Welcome to CBE’s Library

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The New Testament household codes reveal that early Christians were on the progressive edge of gender relationships in their world.

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The application is very basic, and its message is so practical. When we look at the marriage between Christ and the church, the secret ingredient is selflessnessit is selfless love.

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The church cannot be trusted by those who are suffering to listen well until it has shown that it can speak well, addressing the issues in preaching and in the community.

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In this groundbreaking book, Matthew Barrett reveals a shocking discovery: we have manipulated the Trinity, recreating the Father, Son, and Holy Spirit in our own image.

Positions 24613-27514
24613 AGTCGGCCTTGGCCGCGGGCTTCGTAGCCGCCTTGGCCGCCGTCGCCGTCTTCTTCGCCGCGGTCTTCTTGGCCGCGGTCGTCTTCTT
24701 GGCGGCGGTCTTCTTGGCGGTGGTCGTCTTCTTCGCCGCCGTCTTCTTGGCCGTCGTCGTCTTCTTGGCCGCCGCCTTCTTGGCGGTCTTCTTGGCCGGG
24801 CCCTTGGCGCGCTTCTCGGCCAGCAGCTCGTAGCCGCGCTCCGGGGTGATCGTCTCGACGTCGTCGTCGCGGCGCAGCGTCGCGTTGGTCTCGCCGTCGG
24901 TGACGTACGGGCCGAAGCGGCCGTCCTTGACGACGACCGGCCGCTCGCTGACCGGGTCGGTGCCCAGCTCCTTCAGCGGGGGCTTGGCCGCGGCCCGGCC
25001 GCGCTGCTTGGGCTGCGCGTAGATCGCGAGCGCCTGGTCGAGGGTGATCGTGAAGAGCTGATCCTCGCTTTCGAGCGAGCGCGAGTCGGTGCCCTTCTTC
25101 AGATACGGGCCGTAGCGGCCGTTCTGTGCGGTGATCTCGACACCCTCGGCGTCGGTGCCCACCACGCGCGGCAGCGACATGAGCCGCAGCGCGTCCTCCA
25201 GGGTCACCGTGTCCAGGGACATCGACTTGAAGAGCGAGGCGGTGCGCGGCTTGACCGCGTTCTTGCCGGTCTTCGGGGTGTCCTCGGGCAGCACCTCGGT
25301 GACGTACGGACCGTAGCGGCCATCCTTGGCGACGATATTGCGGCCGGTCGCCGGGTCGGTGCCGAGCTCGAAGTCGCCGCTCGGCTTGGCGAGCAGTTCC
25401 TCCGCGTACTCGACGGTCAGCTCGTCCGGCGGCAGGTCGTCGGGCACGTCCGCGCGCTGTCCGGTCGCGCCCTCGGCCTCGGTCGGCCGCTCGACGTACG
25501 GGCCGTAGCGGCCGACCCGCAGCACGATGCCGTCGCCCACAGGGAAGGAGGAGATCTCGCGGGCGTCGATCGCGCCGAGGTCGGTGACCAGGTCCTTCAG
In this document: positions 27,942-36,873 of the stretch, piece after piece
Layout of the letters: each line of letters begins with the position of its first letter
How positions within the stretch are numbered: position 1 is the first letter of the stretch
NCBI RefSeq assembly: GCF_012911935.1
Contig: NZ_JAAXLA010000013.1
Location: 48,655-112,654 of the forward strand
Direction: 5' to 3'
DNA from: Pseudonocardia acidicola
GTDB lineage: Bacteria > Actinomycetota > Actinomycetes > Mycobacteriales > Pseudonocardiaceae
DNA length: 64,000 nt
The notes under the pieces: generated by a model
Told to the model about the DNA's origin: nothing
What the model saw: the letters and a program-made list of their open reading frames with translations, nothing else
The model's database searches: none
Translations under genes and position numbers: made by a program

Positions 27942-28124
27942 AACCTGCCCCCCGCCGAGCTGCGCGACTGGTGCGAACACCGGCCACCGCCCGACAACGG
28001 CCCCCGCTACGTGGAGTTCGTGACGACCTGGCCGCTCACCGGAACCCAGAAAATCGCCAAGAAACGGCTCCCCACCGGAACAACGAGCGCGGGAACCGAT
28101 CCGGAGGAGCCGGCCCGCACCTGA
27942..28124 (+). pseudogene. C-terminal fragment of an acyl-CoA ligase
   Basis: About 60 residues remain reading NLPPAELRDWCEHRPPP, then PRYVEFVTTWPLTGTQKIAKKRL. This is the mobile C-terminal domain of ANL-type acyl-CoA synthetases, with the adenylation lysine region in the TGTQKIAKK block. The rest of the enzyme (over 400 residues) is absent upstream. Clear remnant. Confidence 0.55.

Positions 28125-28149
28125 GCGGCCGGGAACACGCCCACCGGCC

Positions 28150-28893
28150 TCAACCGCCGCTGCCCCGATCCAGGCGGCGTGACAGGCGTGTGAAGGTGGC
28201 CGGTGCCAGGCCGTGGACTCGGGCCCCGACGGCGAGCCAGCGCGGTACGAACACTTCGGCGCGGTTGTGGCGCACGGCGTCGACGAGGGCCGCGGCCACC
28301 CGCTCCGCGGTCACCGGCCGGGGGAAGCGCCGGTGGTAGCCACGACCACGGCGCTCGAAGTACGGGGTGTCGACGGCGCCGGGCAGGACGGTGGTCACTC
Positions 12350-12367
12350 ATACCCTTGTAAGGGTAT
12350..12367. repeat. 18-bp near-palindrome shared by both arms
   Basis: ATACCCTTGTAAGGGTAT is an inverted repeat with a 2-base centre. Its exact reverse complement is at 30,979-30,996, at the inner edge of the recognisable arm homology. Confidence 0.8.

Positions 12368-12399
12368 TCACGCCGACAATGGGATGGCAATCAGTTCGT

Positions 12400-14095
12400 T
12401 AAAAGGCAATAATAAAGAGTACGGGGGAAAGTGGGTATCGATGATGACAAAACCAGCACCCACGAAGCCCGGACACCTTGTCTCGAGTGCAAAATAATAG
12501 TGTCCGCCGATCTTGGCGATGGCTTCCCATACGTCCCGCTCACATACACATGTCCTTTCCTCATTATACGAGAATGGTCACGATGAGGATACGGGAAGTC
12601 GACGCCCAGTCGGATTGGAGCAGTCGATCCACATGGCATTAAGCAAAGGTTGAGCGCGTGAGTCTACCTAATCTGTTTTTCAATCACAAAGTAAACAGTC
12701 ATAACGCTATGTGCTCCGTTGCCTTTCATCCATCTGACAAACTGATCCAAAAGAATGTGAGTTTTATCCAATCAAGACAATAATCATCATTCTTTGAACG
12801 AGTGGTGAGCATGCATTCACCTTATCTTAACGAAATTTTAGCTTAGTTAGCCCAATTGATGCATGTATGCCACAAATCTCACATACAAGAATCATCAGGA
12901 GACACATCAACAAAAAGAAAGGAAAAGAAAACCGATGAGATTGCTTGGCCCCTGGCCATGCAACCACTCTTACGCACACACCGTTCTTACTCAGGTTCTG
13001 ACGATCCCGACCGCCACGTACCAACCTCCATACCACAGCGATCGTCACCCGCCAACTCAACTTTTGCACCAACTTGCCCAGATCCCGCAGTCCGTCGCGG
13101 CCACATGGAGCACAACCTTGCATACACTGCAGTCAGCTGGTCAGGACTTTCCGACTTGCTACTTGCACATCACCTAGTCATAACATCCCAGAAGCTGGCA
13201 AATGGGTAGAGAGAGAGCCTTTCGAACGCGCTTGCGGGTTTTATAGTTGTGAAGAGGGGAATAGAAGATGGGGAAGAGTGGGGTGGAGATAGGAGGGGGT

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The primary task when considering Paul's assertion, “the husband is the head of the wife,” should be discovering the meaning of this head-and-body metaphor, not arguing for an extended metaphorical sense of half of the metaphor—the single word, "head."

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The marriage guidance in Ephesians 5, rather than subjecting wives, is aimed at bringing the freedom of true Christian community into our homes.

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First Corinthians presents Christian women with a time to speak, not a time to be silent.

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Jesus’s encounter with the Syrophoenician woman of Mark 7 changed the minds of the first disciples and has the power to change modern minds as well.

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Like Mary of Luke 10, our identity in Christ is not primarily as females or males, but as faithful disciples.

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Erdel proposes a dramatically different way of understanding the typological divine-human relationship in Song of Songs: The female beloved is a type of God, and the male lover is the type of unfaithful Israel.

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